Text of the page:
So! We’ve already talked about dominator ecology as a practice that is deeply colonial and often co-opting and recuperative of environmental struggle.
To more clearly understand the practice of dominator ecology, let’s consider some questions about it:
What are the questions asked?
What are the tools used?
What kinds of answers are valued?
What kinds of lessons are drawn from those answers?
And at whose service is all this done?
What are the questions asked? What is the safe level of arsenic or cesium in a waterway? When will a certain population of fish collapse? How can we mitigate the effects of fertilizer runoff? How do we manage this woodlot for maximum productivity? The questions asked by dominator ecology take the needs of the economy as primary. Modern industrial techno-civilization is the assumption behind the questions it asks, and the wild then becomes a variable to be managed. Often, even if an ecological study’s questions are well intentioned, their findings will be used to justify certain levels of destruction anyways.
What are the tools used? Cells under microscopes, genetic mapping, soil and water laboratory tests, radio tracking bands on the legs of birds, satellite arrays for measuring global warming… The use of sophisticated technology in dominator ecology often goes unquestioned. However, the choice of tools we use in our inquiry are not determined by the inherent value of the tools themselves, but by the kinds of questions we choose to ask and the kinds of answers we decide to value. Using expensive, specialized technology means that the observations and therefore the conclusions arising from them are unverifiable for anyone who does not have access to that technology. It becomes a way of situating ecological knowledge as fundamentally out of reach of everyone but a class of professionals who usually work for universities or governments.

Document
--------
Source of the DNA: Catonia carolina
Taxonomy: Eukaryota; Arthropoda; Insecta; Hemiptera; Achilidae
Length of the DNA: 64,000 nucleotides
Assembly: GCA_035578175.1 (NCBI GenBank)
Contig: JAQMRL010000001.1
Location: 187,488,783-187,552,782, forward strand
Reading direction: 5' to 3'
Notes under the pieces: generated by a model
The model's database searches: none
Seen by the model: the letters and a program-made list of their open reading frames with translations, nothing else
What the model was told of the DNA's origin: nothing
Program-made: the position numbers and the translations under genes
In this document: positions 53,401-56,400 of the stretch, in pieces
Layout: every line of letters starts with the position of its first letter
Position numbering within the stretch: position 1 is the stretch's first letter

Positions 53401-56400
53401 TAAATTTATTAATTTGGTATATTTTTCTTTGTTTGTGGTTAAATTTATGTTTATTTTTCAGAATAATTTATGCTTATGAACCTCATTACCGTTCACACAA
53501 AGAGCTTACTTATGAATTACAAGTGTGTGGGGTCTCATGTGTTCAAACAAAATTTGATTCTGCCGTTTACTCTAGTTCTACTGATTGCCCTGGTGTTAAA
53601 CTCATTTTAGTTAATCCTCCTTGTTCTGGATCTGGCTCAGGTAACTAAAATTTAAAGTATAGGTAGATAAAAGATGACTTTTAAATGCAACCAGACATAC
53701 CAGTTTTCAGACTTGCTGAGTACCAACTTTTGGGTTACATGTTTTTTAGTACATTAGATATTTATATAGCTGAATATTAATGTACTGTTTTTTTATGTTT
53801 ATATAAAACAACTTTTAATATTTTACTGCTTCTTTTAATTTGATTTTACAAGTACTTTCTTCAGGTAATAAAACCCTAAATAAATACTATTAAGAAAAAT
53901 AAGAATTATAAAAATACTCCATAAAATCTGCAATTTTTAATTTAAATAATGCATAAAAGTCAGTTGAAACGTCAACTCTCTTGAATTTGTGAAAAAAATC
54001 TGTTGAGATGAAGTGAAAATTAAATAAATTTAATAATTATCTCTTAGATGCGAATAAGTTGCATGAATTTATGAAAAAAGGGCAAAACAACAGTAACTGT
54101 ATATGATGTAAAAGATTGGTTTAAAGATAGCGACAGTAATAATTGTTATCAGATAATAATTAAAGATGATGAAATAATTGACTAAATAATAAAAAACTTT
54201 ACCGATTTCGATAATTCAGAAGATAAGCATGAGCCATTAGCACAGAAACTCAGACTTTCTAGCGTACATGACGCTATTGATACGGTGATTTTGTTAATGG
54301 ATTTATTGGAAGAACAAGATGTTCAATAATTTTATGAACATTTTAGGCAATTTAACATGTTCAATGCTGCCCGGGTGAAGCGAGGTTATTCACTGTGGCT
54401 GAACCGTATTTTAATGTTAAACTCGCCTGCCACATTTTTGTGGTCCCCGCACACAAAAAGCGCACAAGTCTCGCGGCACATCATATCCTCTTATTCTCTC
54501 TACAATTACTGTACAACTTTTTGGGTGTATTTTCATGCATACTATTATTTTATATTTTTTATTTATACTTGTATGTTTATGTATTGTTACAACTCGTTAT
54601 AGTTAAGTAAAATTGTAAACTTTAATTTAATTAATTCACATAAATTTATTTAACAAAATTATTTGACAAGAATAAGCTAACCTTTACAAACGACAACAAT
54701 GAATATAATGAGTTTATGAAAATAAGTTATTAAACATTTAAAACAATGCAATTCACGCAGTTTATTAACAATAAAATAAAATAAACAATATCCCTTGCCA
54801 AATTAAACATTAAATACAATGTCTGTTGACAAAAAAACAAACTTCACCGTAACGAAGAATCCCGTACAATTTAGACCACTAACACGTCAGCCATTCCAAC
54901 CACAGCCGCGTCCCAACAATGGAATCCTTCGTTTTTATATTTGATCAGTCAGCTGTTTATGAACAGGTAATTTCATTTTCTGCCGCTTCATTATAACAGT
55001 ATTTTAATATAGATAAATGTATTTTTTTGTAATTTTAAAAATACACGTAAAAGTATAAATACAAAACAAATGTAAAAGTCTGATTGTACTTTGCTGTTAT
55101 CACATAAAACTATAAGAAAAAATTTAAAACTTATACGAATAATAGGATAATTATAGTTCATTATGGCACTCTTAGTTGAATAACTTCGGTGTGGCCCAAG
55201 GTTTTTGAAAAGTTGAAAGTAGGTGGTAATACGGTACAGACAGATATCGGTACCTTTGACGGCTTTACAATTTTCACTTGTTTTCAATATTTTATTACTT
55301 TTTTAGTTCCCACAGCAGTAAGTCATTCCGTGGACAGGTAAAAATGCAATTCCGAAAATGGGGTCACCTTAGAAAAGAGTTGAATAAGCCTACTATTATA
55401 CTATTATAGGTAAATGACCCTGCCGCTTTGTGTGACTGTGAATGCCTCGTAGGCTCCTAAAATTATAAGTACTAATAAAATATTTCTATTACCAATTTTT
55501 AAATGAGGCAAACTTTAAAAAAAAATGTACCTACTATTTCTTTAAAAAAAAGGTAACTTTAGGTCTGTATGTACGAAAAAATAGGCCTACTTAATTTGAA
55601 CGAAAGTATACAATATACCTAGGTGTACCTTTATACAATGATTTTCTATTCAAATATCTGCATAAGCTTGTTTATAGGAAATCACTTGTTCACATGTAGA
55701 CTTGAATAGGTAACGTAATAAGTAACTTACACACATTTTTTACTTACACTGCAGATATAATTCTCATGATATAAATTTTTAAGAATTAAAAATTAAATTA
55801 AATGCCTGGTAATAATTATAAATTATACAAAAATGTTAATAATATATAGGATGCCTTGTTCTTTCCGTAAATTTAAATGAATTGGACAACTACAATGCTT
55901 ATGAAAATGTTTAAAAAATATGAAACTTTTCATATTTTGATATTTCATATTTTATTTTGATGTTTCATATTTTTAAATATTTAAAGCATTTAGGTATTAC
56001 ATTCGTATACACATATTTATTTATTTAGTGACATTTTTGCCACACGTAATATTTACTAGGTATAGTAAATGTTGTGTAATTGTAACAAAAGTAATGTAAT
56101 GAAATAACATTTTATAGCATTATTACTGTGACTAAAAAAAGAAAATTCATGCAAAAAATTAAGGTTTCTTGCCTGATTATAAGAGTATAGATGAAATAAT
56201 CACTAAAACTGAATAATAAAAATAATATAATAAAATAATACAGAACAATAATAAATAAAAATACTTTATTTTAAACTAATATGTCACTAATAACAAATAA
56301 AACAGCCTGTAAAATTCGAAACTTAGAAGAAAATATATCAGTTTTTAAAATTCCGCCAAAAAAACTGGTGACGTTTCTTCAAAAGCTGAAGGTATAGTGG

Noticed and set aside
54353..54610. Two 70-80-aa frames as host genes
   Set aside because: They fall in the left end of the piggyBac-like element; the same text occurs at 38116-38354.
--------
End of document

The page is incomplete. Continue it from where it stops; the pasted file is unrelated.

Scientific inquiry is, at its root, egalitarian, since it just means observation, experiment, and critical thinking. There are many ways of observing and many ways of reaching the same conclusions and developing a sophisticated knowledge of the earth. Both astronauts who sees the earth from space and traditional earth-based cultures describe an understanding of connectedness and whole-systems. What we want to bring up here is that privileging high-tech ways of knowing is one way that dominator ecology becomes authoritarian and inaccessible to most.